The missile struck the city of around 67,000 residents in the eastern Donetsk Oblast on Sept. 6, with the government in Kyiv claiming that the blast, which killed 16 and injured more than 30 others, was caused by a Russian missile.
The New York Times reported that the missile strike was so devastating that some of the people injured by the strike were wounded "beyond recognition." Within two hours after the attack, President Volodymyr Zelensky immediately blamed Russian "terrorists" for the attack, and Western-aligned mainstream media outlets followed suit. (Related: RIGGED: Members of the British media have already written articles blaming Russia for a dirty bomb attack in Ukraine that hasn't even happened yet.)
However, an investigation using evidence collected and analyzed from the strike suggests that the strike was actually caused by a Ukrainian missile.
Measurements of the holes caused by the missile as well as the fragments found at the scene are consistent in size and shape with the 9M38 missile, which is fired by the Buk, a mobile surface-to-air missile system operated in large quantities by Ukraine.
The measurements were confirmed when reporters reviewed other missile fragments recovered from multiple locations in Ukraine that were fired by the S-300 and S-400 surface-to-air missile systems and compared them with missile fragments confirmed to be fired by the Buk. To make sure, these same reporters even compared the measurements of these fragments with fragments from two different American-supplied air defense systems.
This investigation confirmed that the shapes of the holes left by the strike at the Kostiantynivka market, as well as the missile fragments left behind, were most likely caused by a 9M38 missile fired by a Ukrainian-owned Buk system.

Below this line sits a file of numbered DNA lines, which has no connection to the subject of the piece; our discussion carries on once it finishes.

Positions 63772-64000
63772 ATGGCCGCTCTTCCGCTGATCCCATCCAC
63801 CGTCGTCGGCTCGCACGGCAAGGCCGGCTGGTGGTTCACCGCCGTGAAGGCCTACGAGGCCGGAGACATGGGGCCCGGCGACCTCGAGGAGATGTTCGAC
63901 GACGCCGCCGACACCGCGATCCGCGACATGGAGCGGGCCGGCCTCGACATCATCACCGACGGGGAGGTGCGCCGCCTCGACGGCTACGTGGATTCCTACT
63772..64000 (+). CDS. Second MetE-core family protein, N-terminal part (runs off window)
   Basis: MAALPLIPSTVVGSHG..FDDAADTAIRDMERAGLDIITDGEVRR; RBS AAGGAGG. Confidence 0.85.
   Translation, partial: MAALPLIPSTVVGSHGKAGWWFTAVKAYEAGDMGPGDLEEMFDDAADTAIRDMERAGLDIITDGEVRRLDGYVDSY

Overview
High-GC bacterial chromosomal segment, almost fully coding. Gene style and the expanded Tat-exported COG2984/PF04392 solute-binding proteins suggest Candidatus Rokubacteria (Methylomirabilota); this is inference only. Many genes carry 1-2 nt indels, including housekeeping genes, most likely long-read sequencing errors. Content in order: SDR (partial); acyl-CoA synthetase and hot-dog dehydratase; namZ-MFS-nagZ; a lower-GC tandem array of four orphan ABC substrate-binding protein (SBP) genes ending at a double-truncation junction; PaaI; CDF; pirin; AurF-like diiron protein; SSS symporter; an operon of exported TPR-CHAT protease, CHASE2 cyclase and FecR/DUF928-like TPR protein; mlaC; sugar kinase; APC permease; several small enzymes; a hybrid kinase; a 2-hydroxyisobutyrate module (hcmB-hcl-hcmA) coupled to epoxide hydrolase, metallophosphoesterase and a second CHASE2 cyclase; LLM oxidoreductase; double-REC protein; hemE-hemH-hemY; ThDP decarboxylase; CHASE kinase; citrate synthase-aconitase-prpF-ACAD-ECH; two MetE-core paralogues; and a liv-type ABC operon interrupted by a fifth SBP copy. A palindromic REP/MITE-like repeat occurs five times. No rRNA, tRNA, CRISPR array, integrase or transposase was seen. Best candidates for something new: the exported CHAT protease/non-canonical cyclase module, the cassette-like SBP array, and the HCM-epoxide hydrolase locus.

The missile, which has a maximum range of over 17 miles, may have been fired from just 10 miles away from Kostiantynivka. Witnesses report that they either heard or saw Ukrainian forces firing Buk surface-to-air missiles from the town of Druzhkivka, around 10 miles to the northwest.
This means that when the missile struck the market, it still had unspent fuel in its rocket motor. This unspent fuel likely detonated or burned upon the missile's impact, causing a more devastating explosion.
The public relations unit of Kyiv's secret police, the Security Service of Ukraine (SBU), claimed that an investigation is still underway. When asked to comment about the report, the SBU stood firm in blaming the Russians for the strike, which it said involved a Russian-owned S-300 missile system.
"This is evidenced, in particular, by the identified missile fragments recovered at the scene of the tragedy," said the SBU, adding that the investigation was also examining other materials – none of which the SBU has shared – that supposedly prove it was the Russian forces who struck the market.
Adviser to the Head of the Office of the President of Ukraine Mykhailo Podolyak further claimed in a statement that "society will definitely get an answer on what exactly happened in Kostiantynivka," and that Ukrainian law enforcement agencies were studying the reports and the evidence to establish "the legal truth" behind the missile strike.
Podolyak further claimed that the report alleging that Ukraine struck its own people as well as other publications by "foreign media" that raise doubts "about Russia's involvement in the attack" causes "the growth of conspiracy theories, and therefore will require additional legal evaluation by investigative bodies."
"In the meantime, we should not forget: It was Russia that started the invasion of Ukraine, and Russia is responsible for bringing war to our country," added Podolyak. "And it is Russia that regularly inflicts massive missile, bomb and drone strikes on civilian infrastructure and the civilian population.
Podolyak then went on to erroneously claim that Ukraine "exclusively" conducts actions of a defensive nature within territory claimed by Kyiv.
For more on possible and confirmed false flag attempts in Ukraine and around the world, head over to FalseFlag.news.
Sources for this article include: